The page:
‘Rural renaissance’ predicted as prime house hunters consider moving to villages
5 May 2020, 15:14
Nearly half of people surveyed by Savills said they will be more inclined to work from home, even after lockdown measures have eased.
Many house hunters at the top end of the property market say having a dedicated space to work from home has become a bigger priority, a survey has found.
The research also suggests more prospective buyers could be expanding their searches to look for well-connected village locations where they can split their working week between home and their office.
Savills surveyed nearly 700 registered buyers and sellers in the prime property market between April 21 and 27 to find out how their attitudes to moving have changed during the coronavirus crisis.
The prime property market generally includes the top 5% to 10% of homes by value, depending on where properties are located in the UK.
Some 49% of those surveyed said they will be more inclined to work from home even after lockdown restrictions are lifted.
As a consequence 44% said a separate work space has become more important, rising to 61% of under-40s. Savills said good access to Wi-Fi is also becoming more valued, with 48% saying its availability is now more important.
“It is clear that the current crisis has made people think more about the space they live in, the attributes they most value in a home and in some cases, where they want to live, all of which is likely to drive activity at the top end of the market as we come out of lockdown,” said Lucian Cook, Savills head of residential research.
The desire for a garden or outdoor space has also become a more pressing consideration for 71% of under-40s, the research found.
Nearly four in 10 (39%) people said they would find a village location more appealing than previously, while 54% of those with school-age children find the idea of a countryside location more attractive.
Frances Clacy, an analyst at Savills, said: “The potential for a rural renaissance comes at a time when country property looks increasingly good value compared to prime houses and flats in our most desirable towns and cities.
“Well-connected village locations, ideal for those who can split their working week between home and office, are likely to be in particular demand.”
The housing market has been put on pause during the crisis, with people being told by the Government to put off moving until a later date.
Buyers can still do virtual viewings online and make offers if they want to.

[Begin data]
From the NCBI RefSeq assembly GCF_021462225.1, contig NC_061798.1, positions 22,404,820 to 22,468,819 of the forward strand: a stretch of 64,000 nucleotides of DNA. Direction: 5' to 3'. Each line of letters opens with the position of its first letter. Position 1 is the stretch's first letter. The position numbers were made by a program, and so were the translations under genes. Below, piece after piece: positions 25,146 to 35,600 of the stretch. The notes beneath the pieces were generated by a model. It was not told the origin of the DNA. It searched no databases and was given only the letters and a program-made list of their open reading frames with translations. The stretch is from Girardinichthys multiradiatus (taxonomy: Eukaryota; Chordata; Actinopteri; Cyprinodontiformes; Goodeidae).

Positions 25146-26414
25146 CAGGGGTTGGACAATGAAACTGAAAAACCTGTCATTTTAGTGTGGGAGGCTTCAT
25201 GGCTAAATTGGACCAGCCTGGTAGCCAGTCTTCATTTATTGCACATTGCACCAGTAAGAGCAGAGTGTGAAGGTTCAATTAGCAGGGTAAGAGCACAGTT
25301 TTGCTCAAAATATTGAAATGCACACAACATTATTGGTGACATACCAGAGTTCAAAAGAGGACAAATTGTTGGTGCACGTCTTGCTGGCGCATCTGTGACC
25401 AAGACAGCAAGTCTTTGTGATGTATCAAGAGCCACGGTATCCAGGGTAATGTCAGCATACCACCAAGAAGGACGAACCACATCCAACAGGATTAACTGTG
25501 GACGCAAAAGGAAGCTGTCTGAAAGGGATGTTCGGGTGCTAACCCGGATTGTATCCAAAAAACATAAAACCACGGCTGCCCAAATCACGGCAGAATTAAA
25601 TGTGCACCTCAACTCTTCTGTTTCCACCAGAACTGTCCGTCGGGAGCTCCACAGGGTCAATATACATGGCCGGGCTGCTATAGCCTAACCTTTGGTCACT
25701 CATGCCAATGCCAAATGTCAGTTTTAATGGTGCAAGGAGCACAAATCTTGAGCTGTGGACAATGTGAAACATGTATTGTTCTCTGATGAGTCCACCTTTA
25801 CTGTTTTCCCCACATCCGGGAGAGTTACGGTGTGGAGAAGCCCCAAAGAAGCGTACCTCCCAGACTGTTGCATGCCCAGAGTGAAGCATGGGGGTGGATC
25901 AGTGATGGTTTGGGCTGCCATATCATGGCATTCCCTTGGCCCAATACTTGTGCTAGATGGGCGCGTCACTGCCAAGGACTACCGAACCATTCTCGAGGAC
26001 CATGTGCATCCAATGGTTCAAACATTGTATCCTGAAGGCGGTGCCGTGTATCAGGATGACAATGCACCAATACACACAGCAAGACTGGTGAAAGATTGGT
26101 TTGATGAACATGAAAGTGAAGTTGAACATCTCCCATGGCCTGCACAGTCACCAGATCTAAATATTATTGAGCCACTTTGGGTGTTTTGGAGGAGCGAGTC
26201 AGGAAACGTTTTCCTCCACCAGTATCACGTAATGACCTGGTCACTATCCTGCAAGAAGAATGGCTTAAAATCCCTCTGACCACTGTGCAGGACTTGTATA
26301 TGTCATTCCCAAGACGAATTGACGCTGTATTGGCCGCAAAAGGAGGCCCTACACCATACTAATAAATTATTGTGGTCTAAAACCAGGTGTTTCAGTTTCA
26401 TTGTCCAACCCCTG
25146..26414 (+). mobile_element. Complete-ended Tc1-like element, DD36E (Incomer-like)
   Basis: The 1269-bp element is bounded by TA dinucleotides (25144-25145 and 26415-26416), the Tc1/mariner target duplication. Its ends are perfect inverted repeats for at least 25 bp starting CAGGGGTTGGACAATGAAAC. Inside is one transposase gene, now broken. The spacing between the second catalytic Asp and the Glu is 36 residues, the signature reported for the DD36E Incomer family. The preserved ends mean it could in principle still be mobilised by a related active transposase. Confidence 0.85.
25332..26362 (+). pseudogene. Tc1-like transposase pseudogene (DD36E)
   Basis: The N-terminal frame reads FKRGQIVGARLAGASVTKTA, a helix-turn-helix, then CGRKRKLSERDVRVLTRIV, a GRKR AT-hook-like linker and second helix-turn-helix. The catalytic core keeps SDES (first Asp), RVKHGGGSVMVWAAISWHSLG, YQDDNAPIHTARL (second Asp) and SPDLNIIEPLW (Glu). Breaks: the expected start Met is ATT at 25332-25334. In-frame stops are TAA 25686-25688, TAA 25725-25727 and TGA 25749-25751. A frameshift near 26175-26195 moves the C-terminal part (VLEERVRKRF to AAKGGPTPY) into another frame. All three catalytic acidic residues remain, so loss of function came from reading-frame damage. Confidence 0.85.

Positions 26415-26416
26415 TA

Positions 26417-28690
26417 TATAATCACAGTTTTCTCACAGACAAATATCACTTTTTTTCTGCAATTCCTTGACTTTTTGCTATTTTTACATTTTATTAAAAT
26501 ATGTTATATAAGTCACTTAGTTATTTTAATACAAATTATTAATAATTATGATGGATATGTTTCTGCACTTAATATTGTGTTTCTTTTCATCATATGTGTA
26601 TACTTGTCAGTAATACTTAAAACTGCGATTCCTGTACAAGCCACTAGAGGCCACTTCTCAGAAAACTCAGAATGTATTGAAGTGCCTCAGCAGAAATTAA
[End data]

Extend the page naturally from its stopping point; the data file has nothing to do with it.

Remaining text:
Savills also predicts that, with some uncertainty around Brexit lingering into next year, there could be a bounce in housing market activity in 2022.
It found that, while prospective buyers in the prime property market have become less committed to moving in the near-term, the experience of Covid-19 has made them more determined to move in the next couple of years.
While 37% said they are now less likely to move within the next six months, 27% believe a move is more likely, creating a net balance of minus 10% who are more likely to move in the next six months.
The net balance moved to a positive 9% for people who are more likely to move within the next 12 months – with 25% less likely to move versus 34% who are more likely to move – and a net balance of 29% who are more likely to move within the next two years – made up of 10% who are less likely to move versus 39% who are more likely.
Just under half of those surveyed do not expect the selling price of their existing home or the amount they would be willing to spend on a new property to have changed as a result of Covid-19.
The other half felt both would fall, the majority by up to 10%.
Only 5% of those in the survey believe the value of their home could have increased.
Savills predicts that house prices across the mainstream market could fall by between 5% and 10% in the short term as few transactions take place.
But it still expects the average UK house price to increase by around 15% overall across the next five years, assuming that there is a V-shaped economic downturn followed by a recovery.
It expects the prime markets, which are less reliant on buyers needing to obtain a mortgage, to be the first to recover, led by prime central London.